Date of Award

August 2017

Degree Type


Degree Name

Doctor of Philosophy



First Advisor

Mike Allen

Committee Members

Erin Ruppel, Tae-Seop Lim, Nancy Burrell


Health Disclosure, Stigma


This dissertation examines the decision making process and the reasoning an individual uses when deciding how, what, and when to disclose. Results should offer a better understanding of the process an individual goes through in the when sharing information, including the motivations and reasons of what is hoped to be gained from each interaction. Results found people incorporate a variety of reasons for deciding on disclosure. Close relationships and duty to inform were the two most common reasons. Health literacy impacted disclosure as people were unable to disclose information before they had the necessary knowledge about the illness.

Methodology of the study included quantitative and qualitative analysis asking about time frame of disclosure and reasons for the timing of the disclosure. Three themes emerged from the research: people will notice, stigma surrounding Type II diabetes, and obligation to disclose/desire to educate. Timing of disclosure was dependent on perceived outcome and risk of the disclosure and its impact on the social and working relationship of the receiver. The results offer a better understanding of the process and the importance of health literacy and the ability to create a narrative about the illness.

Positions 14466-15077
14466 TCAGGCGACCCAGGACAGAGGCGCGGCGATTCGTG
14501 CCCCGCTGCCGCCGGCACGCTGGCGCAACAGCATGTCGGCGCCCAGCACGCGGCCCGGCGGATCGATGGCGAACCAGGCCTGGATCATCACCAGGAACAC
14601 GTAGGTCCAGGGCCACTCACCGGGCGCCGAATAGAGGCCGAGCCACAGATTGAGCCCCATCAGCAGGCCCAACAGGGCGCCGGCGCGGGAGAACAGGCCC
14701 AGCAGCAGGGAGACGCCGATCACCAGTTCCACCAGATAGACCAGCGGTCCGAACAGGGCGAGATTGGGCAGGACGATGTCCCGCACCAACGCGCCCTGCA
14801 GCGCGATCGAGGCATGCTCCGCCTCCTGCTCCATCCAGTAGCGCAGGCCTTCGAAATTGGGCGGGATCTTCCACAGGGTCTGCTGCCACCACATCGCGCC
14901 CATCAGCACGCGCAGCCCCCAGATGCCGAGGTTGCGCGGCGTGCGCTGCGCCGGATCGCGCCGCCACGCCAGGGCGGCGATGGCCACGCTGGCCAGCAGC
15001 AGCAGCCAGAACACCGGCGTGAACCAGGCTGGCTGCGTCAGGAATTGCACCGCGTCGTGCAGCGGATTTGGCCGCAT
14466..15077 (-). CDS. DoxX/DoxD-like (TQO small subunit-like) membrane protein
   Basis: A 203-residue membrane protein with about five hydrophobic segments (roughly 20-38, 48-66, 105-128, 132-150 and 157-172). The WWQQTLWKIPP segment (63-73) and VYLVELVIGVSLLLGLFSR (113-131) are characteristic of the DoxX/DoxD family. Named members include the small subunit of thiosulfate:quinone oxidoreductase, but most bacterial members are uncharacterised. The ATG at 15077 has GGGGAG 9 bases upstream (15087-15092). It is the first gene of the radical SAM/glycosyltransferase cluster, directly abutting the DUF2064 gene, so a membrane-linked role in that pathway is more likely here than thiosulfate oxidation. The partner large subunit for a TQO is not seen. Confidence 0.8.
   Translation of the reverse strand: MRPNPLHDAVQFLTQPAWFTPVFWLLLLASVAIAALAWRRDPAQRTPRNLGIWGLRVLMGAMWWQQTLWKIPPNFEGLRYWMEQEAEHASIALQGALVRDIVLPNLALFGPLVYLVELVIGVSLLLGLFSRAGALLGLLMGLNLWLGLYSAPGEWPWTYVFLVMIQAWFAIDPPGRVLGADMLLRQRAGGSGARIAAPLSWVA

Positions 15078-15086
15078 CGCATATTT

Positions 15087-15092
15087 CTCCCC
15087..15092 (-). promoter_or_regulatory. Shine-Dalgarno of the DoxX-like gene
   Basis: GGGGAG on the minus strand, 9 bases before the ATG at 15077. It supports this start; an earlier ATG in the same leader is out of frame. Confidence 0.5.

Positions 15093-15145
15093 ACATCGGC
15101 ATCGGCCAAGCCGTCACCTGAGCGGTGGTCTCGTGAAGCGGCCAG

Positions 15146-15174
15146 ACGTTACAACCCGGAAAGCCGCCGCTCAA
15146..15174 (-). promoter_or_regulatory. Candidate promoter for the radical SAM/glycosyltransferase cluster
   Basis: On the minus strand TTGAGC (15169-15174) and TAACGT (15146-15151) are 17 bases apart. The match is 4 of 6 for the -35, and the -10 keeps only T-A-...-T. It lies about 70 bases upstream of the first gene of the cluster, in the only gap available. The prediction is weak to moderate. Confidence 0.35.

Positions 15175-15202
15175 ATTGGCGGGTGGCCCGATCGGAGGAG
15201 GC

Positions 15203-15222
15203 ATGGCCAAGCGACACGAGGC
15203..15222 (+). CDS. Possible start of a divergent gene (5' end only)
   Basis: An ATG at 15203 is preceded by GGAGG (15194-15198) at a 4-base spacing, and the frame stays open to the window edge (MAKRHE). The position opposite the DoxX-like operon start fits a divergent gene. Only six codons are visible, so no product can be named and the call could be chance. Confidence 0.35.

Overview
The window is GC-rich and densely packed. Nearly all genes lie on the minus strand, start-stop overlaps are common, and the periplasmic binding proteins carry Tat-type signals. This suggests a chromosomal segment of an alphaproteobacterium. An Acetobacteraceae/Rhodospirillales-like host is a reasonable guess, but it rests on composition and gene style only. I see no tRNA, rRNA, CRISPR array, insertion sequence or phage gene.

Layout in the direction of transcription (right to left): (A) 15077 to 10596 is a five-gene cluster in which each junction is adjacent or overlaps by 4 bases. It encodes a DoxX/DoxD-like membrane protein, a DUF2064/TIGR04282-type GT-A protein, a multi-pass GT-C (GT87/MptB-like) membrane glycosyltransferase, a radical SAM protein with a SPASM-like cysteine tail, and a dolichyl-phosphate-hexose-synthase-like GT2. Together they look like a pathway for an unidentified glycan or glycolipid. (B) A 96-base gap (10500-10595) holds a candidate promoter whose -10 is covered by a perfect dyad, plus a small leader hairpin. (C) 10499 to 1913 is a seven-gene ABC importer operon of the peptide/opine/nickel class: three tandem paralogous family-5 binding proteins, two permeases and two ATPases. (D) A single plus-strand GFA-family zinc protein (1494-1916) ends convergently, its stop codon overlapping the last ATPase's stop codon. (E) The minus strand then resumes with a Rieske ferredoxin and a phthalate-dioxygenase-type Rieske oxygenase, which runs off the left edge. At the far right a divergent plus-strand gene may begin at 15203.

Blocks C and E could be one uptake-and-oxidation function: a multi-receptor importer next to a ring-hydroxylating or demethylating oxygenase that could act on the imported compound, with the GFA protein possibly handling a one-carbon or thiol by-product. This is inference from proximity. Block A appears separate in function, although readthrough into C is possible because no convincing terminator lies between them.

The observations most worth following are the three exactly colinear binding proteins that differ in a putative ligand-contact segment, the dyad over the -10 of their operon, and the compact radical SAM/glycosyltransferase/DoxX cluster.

Included in

Communication Commons